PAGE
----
User content to feature at Wired Travel Asia

User-generated content (UGC) is a hot topic, and not just in online travel. Not since the crazy days of the dot-com boom has there been such an explosion of web sites. But this time, there’s a difference: the content is created not by the media or owners of the site, but by Joe Citizen in his various roles of blogger, debater, subject-matter expert and - on occasion - photojournalist.

At this year’s Wired Travel Asia conference, to be held on 25 and 26 October at the Grand Copthorne Waterfront Hotel, Singapore, UGC will be high on the agenda. It promises to trigger some lively debate.

Allowing internet users to contribute to a site rather than just read it may widen the knowledge base and expand the content, but what about issues like credibility and bias? And how can UGC help online travel?

Co-organiser Yeoh Siew Hoon, who also runs her own travel community site, said, “We’ll be discussing how the industry can benefit, or whether it’s simply a case of letting the inmates run the asylum. The hardest thing for any business to do is to let go. By letting Joe Citizen air his opinions, do you lose control or do you gain an advantage?

“We’re seeing some travel companies use social media but the majority remain hesitant. Can they afford to stay on the sidelines or do they engage an increasingly empowered online customer?


“Wired Travel Asia will explore all these questions and more.”

The founders of two well-known online communities will be among a stellar line-up of international and regional speakers. Jim Donnelly, vice president marketing of US-based IgoUgo will talk about his experience in building an online community of travellers sharing reviews and photos, while 26-year-old Briton Mark James of Tribewanted will share his vision of building a tribal community on an unpopulated island in the South Pacific.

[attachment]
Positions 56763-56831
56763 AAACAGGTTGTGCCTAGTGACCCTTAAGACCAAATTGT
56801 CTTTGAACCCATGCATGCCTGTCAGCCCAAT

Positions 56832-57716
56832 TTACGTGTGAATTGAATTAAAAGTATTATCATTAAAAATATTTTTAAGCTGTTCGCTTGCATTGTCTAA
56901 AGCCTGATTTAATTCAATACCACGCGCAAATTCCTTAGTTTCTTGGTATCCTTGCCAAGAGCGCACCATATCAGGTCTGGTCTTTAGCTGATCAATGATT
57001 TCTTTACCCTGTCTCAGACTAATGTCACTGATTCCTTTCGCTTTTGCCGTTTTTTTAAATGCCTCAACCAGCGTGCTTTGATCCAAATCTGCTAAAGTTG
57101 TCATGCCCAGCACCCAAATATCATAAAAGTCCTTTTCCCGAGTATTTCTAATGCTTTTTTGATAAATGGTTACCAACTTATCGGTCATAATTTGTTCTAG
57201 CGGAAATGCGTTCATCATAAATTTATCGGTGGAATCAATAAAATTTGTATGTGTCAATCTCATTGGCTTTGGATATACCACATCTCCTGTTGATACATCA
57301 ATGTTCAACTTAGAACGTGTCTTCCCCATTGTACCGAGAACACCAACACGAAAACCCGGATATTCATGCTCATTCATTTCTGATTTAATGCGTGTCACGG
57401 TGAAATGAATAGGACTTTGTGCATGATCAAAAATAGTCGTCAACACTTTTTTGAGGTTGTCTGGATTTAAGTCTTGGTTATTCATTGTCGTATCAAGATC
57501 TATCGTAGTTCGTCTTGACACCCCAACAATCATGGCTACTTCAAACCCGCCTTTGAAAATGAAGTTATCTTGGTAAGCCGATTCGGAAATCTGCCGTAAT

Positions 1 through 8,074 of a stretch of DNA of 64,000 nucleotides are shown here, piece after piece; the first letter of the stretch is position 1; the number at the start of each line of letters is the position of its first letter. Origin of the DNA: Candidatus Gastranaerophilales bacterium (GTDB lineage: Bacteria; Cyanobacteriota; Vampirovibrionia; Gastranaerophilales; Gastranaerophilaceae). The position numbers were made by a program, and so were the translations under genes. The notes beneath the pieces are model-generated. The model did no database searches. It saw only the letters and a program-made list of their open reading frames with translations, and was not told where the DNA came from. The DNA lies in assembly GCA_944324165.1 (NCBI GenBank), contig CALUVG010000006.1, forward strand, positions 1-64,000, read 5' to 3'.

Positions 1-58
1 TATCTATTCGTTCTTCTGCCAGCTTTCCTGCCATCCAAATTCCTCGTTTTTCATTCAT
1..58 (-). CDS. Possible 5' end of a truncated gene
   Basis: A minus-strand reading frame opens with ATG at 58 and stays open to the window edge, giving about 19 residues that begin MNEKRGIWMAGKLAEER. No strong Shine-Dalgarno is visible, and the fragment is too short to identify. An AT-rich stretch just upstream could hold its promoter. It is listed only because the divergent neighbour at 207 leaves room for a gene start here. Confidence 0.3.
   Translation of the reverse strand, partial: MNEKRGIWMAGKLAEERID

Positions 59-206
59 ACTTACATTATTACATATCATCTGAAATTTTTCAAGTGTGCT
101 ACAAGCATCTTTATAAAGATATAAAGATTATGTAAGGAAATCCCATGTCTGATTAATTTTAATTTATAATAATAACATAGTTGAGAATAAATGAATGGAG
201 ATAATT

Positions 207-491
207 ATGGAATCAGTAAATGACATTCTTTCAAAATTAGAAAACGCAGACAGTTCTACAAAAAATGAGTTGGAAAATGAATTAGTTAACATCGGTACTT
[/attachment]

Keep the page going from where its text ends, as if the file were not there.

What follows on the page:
The inclusion of Mark James in the programme has created considerable interest. He and fellow entrepreneur Ben Keene are in the process of setting up an ecological community on an island in Fiji by using the internet as a recruitment tool. About 100 people will live on the island at any one time, for periods of one, two or three weeks. Conditions on the island are primitive, with no electricity or running water, yet so far more than 800 “tribesmen” have signed up. The target is 5,000.

Airline distribution will also be in the spotlight, with speakers from Qatar Airways and Tiger Airways talking on business developments in this perennially-important area for airlines. Other topics include building brands in the online world, the implications of new media on marketing, and online distribution trends for hotels and destinations.

WTA, which was attended by over 250 delegates at its launch event last year, has already established itself as one of the region’s top travel technology, distribution and marketing conferences. Supported by all sectors of the industry, WTA is a diary event for anyone interested in the latest trends, issues and opportunities in the fastest-growing sector of the travel industry.

Wired Travel Asia is organised by respected regional communication specialists Yeoh Siew Hoon and Martin Kelly.